When is the right time to observe and celebrate our country’s Hispanic heritage? The United States as a country and Texas as a state have notable Hispanic ancestry, and we take pride in this by recognizing our Hispanic heritage from Sept. 15 through Oct. 15. But at the University of Texas at El Paso, every month is Hispanic Heritage Month!
There’s no denying our country’s cultural links to not only our neighbors in Mexico, but also to Central America, South America and Europe. Did you know that today, the U.S. is home to more Spanish-speakers than Spain? What’s more, the U.S. Census Office predicts that the U.S. will have an estimated 138 million Spanish-speakers by 2050, making it the biggest Spanish-speaking nation on the planet.
Teachers from across the country attended a two-week summer institute at UTEP learning about the role of Mexican populations in shaping the Binational American experience. Last July, several of these teachers visited the El Paso/Juarez area, led by UTEP faculty members Ignacio Martínez, Ph.D. and Joseph Rodríguez, Ph.D., and studied the culture of the Chihuahuan desert people as part of an annual Summer Institute program for secondary school educators looking to incorporate this important (and often neglected) part of American history into their lesson plans.
“I live in New York, so obviously far from the U.S.-Mexico border,” said one teacher. “When I talk to my students about immigration, it’s not really looking at the Southwest and the border. It’s a different experience.”
El Corrído del Segundo by Jesús “Címí” Alvarado
October and November programs sure to enhance your desire to learn more about our Hispanic heritage include:
In 2004, the Computing Alliance of Hispanic-Serving Institutions (CAHSI) was formed to increase the number of Hispanic students pursuing science, engineering and cybersecurity professions. CAHSI was one of many programs composing UTEP President Diana Natalicio’s mission to take UTEP from a “regional” university to a national site for advancing Latino education and opportunities. Natalicio was named among “Time” magazine’s Most Influential People 2016, a richly deserved honor that she credits to UTEP faculty’s creativity and courage.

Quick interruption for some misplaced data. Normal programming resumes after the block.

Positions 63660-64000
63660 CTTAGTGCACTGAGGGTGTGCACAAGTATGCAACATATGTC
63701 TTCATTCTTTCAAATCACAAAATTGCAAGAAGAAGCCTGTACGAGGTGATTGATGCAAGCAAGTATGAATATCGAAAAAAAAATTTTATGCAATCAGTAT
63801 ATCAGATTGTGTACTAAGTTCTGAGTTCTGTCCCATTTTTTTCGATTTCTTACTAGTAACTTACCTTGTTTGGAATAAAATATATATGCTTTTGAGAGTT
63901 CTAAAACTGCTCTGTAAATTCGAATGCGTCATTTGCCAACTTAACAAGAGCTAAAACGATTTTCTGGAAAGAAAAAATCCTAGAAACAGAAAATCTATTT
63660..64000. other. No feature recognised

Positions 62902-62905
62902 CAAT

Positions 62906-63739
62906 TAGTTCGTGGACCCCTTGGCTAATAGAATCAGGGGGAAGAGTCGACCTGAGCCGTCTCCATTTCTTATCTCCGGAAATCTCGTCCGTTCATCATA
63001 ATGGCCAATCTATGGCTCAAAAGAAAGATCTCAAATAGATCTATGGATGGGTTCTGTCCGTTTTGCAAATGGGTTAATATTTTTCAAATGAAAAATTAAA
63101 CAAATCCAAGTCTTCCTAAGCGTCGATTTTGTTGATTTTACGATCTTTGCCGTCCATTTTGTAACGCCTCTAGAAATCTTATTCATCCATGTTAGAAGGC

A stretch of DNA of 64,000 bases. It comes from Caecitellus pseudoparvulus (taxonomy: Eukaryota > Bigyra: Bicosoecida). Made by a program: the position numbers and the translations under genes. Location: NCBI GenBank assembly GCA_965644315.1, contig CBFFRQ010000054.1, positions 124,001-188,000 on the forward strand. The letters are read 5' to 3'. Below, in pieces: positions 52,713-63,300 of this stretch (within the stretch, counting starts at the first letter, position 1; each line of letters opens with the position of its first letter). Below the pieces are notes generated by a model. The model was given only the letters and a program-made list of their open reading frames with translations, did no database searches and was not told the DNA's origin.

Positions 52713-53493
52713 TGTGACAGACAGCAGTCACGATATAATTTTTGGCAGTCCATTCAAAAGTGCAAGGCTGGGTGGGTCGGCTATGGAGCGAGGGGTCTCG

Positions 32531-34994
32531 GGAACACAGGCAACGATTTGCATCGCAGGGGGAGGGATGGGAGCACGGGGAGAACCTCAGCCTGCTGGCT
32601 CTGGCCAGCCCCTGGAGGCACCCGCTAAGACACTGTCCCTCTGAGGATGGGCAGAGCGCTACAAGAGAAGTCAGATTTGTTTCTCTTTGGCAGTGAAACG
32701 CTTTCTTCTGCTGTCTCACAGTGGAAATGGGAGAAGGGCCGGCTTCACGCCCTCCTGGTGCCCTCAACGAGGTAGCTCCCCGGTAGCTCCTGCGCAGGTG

Image by Ernesto Martinez, Chicano Studies Artist-in-Residence
For students and professionals who want to learn more about the history and presence of U.S. people with Mexican origins, UTEP Connect offers an online Bachelor of Arts in Chicano Studies program. Learning about the historical, socioeconomic and cultural presence of the largest ethnic minority group in the U.S. can complement many public- and private-sector professional areas, including social work, health care, and criminal justice.
To learn more about the Chicano Studies program, call 915-747-5000 or apply online today. What you do to help yourself and others understand Hispanic contributions to our society can be your legacy for future generations.
*Blog is best viewed using Chrome or Firefox browsers*